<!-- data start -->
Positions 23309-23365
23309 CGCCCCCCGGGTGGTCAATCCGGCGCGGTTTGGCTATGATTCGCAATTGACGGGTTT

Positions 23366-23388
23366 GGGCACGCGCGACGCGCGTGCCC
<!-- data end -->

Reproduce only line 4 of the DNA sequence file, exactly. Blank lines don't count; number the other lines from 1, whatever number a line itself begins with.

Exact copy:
23366 GGGCACGCGCGACGCGCGTGCCC